Image credit: @Chicken3gg via Twitter
Researchers recently released a computer vision algorithm capable of realistically upsampling, or “deblurring,” photos of human faces. Others soon realized that the model produces predominantly White faces, even if the input is a low-resolution photo of a person of color. Yann LeCun, a renowned machine learning researcher and Turing award winner, commented on Twitter that the source of this bias lies with the training dataset alone. This sparked a fierce debate on Twitter, where many pointed out that the root of such bias extends far beyond datasets in the field of AI, where a lack of diverse teams and awareness of social contexts all contribute to the problem.
Timnit Gebru, an AI ethics researcher and a co-author on the Gender Shades study, summarizes in her talk at an AI fairness workshop:
Fairness is not just about data sets, and it’s not just about math. Fairness is about society as well, and as engineers, as scientists, we can’t really shy away from that fact.
Earlier this year, the Detroit Police Department wrongfully arrested a Black man because of an incorrect match from a face recognition system. This may be the “first known case of its kind,” where a flawed face recognition system led to the arrest of someone who did not commit the crime.
Commercial face recognition systems often perform poorly on people of color. The companies that provide these technologies disclaim that their face matches are only “investigative leads,” not “probable causes for arrest.” Still, “Mr. Williams’s case combines flawed technology with poor police work, illustrating how facial recognition can go awry.”
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AI gatekeepers are taking baby steps toward raising ethical standards - AI is upending companies, industries, and humanity. For years, Brent Hecht, an associate professor at Northwestern University who studies AI ethics, felt like a voice crying in the wilderness.
If AI is going to help us in a crisis, we need a new kind of ethics - What opportunities have we missed by not having these procedures in place? It’s easy to overhype what’s possible, and AI was probably never going to play a huge role in this crisis. Machine-learning systems are not mature enough.
AI researchers condemn predictive crime software, citing racial bias and flawed methods - The controversial research is set to be highlighted in an upcoming book series by Springer, the publisher of Nature.
Microsoft Says It Won’t Sell Facial Recognition To The Police. These Documents Show How It Pitched That Technology To The Federal Government. - Last week, Microsoft said it would not sell its facial recognition to police departments. But new documents reveal it was pitching that technology to at least one federal agency as recently as two years ago.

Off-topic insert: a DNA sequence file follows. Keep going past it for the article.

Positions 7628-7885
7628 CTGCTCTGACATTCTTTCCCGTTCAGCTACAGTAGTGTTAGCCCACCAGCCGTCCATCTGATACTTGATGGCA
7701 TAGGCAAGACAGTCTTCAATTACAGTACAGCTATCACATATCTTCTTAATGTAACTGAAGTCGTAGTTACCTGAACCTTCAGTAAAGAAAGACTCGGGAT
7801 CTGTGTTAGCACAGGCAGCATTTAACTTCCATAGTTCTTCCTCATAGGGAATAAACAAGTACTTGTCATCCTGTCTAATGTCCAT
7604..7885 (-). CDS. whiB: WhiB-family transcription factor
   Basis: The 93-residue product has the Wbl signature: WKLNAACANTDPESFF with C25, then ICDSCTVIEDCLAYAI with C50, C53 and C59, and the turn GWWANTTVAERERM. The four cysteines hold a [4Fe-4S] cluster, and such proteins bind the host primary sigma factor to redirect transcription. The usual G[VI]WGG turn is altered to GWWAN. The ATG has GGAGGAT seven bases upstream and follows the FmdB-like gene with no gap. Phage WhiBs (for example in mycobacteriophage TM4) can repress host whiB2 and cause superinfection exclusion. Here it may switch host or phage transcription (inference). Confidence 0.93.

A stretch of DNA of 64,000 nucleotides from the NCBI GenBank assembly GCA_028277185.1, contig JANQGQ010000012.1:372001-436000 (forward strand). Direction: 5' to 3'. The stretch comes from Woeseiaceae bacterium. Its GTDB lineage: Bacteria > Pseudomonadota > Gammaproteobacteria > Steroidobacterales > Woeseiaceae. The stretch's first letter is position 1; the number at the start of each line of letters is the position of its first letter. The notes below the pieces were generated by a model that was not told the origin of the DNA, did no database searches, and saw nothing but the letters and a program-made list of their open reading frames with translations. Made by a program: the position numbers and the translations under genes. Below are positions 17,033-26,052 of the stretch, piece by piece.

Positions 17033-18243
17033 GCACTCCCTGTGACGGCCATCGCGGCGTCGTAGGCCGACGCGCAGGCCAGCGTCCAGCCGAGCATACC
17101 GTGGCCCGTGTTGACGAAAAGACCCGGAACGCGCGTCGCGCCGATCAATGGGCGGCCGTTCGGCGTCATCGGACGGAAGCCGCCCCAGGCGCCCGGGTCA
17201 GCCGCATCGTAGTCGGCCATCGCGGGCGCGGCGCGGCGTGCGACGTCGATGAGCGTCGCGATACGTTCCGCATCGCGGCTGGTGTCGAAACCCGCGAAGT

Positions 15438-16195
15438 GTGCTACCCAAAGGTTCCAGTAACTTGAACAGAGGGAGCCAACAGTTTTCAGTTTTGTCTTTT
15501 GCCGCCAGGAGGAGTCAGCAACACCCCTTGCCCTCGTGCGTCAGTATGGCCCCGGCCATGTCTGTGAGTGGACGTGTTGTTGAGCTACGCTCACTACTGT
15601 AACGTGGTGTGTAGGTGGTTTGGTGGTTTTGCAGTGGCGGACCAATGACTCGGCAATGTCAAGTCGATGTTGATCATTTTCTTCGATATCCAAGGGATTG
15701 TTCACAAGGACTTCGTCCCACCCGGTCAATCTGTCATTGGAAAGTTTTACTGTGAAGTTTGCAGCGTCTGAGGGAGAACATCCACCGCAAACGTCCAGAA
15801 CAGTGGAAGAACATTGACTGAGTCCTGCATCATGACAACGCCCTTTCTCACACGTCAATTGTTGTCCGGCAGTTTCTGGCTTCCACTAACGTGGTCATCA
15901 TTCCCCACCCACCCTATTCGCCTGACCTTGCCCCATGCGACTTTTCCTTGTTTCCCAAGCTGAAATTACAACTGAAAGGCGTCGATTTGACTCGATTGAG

Biased AI perpetuates racial injustice - The murder of George Floyd was shocking, but we know that his death was not unique. Too many Black lives have been stolen from their families and communities as a result of historical racism.
A new US bill would ban the police use of facial recognition - US Democratic lawmakers have introduced a bill that would ban the use of facial recognition technology by federal law enforcement agencies. Specifically, it would make it illegal for any federal agency or official to “acquire, possess, access, or use” biometric surveillance technology in the US.
Trump’s freeze on new visas could threaten US dominance in AI - The president’s executive order to temporarily suspend H-1B visas exacerbates the US’s precarious position in the global competition for AI talent. Even before president Trump’s executive order on June 22, the US was already bucking global tech immigration trends.
Joy Buolamwini Inks Deal With Random House for Book ‘Justice Decoded’ - The book is an “investigative look into the harms and biases of AI and other technologies.”
AI experts say research into algorithms that claim to predict criminality must end - A coalition of AI researchers, data scientists, and sociologists has called on the academic world to stop publishing studies that claim to predict an individual’s criminality using algorithms trained on data like facial scans and criminal statistics.
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